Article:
Last November, a long-running saga ended between the American Jewish establishment and the United States government. Pollard, a civilian Navy intelligence employee arrested in 1985 for spying for Israel, was paroled after serving 30 years in a federal prison.

At first an embarrassment to Jewish leaders, Pollard in recent years began to be seen as a martyr by some Jews who protested his long prison term. His ongoing imprisonment was also on the agenda of every top-level diplomatic interactions between Israel and the US for several years. On his release Pollard was denied the right to move to Israel, where his wife had resided for many years fighting for his freedom, but he is allowed to surf the internet. 

Related reads on JR Online on: JONATHAN POLLARD



Elor Azaria

5777 T azaria


Israeli soldier Elor Azaria at a military court hearing in Jaffa on  August 30 (Miriam Alster/Flash90)

A story less familiar to South Africans is that of this trial which has gripped the world.

As Israeli security forces struggled to stem a wave of stabbings this year, Israeli soldiers drew criticism for what some observers - including inside the military - called a disproportionate response. The fact is, in learning to fight this new type of terrorism, the IDF has prevailed and, despite several reports of attempted attacks every week - down from dozens at one stage - for the most part they have the matter in hand. Almost all reports, today, end with the victim slightly injured or no injury - while the attackers are invariably listed as "neutralised".

No case proved more controversial than that of Azaria, a 19-year-old soldier who killed a Palestinian assailant lying wounded on the ground. Azaria’s case, which is still in trial, has divided Israel. Critics say he broke the rules of engagement. His defenders say he was doing his job.



Sheldon Silver

5777 T Silver

Former New York Assembly Speaker Sheldon Silver arriving at the courthouse in New York, November 2015 (Seth Wenig/AP Images)

Another story that readers outside of the US may know little or nothing about, is that of the man who was the all-powerful speaker of the New York State Assembly and is now serving a 12-year prison sentence.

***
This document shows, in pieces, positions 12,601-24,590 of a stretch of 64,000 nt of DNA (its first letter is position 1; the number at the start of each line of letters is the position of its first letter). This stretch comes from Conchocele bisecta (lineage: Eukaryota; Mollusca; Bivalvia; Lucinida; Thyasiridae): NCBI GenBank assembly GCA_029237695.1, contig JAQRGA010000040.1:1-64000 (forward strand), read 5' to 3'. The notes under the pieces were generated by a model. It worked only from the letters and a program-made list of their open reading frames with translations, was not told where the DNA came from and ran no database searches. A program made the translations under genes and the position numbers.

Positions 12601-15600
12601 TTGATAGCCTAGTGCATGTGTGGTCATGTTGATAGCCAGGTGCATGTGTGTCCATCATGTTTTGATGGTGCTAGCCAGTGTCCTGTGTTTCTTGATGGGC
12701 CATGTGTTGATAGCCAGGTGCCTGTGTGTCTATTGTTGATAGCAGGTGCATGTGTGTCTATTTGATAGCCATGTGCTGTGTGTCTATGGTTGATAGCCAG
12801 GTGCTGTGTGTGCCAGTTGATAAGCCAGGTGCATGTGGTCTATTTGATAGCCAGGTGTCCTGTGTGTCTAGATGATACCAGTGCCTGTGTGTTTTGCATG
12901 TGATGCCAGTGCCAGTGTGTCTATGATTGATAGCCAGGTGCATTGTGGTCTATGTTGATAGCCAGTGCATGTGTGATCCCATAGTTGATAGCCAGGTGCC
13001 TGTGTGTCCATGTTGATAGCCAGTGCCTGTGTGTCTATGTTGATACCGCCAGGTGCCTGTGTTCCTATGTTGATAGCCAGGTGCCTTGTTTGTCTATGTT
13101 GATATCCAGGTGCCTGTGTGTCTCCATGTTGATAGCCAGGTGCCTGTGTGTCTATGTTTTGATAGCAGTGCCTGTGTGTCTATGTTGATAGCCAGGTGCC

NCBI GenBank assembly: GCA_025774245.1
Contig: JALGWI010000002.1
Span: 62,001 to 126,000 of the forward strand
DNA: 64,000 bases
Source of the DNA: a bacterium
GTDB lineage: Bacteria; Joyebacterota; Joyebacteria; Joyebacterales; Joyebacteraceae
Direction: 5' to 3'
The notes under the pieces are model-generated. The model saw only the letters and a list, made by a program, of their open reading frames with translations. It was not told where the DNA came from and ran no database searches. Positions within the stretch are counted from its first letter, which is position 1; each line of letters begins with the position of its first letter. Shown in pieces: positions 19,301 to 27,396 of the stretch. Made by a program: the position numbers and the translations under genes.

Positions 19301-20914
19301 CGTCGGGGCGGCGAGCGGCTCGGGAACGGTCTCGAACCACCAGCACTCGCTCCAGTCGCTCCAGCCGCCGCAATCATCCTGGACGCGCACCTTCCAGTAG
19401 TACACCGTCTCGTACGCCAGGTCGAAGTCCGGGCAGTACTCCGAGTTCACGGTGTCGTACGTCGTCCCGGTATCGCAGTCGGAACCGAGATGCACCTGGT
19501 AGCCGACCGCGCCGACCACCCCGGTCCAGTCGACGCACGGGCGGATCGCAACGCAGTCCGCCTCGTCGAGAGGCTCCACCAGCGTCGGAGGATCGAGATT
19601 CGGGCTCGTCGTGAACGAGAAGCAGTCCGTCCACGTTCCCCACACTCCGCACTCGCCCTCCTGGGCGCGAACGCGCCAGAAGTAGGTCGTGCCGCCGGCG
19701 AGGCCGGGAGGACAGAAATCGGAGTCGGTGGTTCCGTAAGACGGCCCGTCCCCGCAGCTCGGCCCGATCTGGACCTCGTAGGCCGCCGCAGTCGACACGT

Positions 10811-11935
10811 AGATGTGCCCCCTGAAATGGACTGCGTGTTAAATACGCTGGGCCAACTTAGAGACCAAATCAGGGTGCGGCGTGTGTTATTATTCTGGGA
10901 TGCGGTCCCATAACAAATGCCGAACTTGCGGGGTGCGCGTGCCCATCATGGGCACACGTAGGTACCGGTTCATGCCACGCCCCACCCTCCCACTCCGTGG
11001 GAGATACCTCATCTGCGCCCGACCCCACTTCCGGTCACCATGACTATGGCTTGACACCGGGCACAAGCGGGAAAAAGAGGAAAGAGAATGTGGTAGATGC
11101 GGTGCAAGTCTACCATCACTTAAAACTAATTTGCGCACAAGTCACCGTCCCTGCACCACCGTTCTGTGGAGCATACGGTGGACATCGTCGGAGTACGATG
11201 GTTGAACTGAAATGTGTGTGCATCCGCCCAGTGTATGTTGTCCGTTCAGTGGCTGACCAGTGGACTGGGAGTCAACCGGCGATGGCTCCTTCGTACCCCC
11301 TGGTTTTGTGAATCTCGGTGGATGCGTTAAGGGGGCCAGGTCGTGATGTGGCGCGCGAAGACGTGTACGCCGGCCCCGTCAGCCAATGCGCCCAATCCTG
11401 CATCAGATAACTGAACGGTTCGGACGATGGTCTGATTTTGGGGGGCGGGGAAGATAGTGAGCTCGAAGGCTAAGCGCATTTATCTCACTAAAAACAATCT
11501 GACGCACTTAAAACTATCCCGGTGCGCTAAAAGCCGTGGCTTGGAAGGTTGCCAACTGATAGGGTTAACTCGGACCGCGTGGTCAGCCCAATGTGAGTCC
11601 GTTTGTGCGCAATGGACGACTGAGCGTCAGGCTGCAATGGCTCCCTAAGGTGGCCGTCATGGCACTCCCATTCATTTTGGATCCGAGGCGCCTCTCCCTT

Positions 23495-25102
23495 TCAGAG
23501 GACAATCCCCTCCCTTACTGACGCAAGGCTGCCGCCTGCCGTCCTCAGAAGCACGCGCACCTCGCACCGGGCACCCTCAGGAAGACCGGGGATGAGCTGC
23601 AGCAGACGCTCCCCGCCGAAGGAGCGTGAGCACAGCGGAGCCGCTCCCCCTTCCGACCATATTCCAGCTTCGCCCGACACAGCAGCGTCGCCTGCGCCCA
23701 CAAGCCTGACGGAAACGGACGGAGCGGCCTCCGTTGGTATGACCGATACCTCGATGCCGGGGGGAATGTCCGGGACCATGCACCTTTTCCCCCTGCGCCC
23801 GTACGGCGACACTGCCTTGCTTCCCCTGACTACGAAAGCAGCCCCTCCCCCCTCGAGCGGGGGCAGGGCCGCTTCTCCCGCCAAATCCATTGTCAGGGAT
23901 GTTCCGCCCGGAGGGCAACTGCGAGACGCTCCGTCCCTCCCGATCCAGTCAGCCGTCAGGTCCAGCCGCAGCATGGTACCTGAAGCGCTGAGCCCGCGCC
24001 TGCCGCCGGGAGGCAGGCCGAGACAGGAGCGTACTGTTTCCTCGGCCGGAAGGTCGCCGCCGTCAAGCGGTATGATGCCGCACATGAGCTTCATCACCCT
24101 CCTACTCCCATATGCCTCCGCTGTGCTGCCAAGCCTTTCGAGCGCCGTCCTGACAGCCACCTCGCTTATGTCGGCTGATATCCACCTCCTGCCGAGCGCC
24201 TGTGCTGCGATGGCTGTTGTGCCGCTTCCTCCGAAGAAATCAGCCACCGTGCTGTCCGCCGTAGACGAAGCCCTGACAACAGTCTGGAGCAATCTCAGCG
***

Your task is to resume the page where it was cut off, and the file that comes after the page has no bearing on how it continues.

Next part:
Silver, 72, is an Orthodox Jew who gained a reputation as one of New York’s foremost power brokers during more than two decades in the speaker’s post. A Democrat from Manhattan’s Lower East Side, Silver was arrested in 2015 on seven counts of honest services fraud, extortion and money laundering. He was convicted last November and sentenced to his dozen years behind bars in May. Lamenting the length of the sentence, The Jewish Press, a newspaper serving New York’s Orthodox community, said his fate is relevant to New York Jewry due to “his extraordinary legislative achievements which revolutionised the way members of the Jewish community are able to go about their everyday lives without having to sacrifice the practice of … their faith.”


Debbie Wasserman Schultz

5777 T DWS

Debbie Wasserman Schultz sitting for an interview at the Wynn Las Vegas Resort prior to the first Democratic presidential debate last October (Luke Sharrett/Bloomberg via Getty Images)

This one most Jews worldwide who follow the media regularly - and all who are following the US Presidential Elections play out - should know about. The meteorically-rising Jewish star in the Democratic Party suffered a swift fall.

Wasserman Schultz, a South Florida congresswoman who once said she voted as “a Jewish mother,” began serving as chairman of the Democratic National Committee (DNC) in 2011. She had powerful allies and a famous fundraising prowess. But right before this year’s Democratic National Convention, leaked e-mails showed her staffers strategising against Sanders during the presidential nomination race. Instead of taking the issue to the convention, Wasserman Schultz resigned her post just prior to its beginning. Although she did win her Democratic primary this year.



Rabbi Haskel Lookstein

5777 T sharansky lookstein

Jewish Agency chairman Natan Sharansky, left, protested on behalf of Rabbi Haskel Lookstein after a conversion performed by the prominent modern Orthodox spiritual leader was rejected by the Chief Rabbinate of Israel. (Ben Sales)

Rarely does a retired octogenarian rabbi make this much news. Lookstein, the former rabbi of the posh Congregation Kehilath Jeshurun Orthodox synagogue on Manhattan’s Upper East Side, was at the centre of two controversies this year. Again, world Jewry was not privy to these mainly US-interest stories.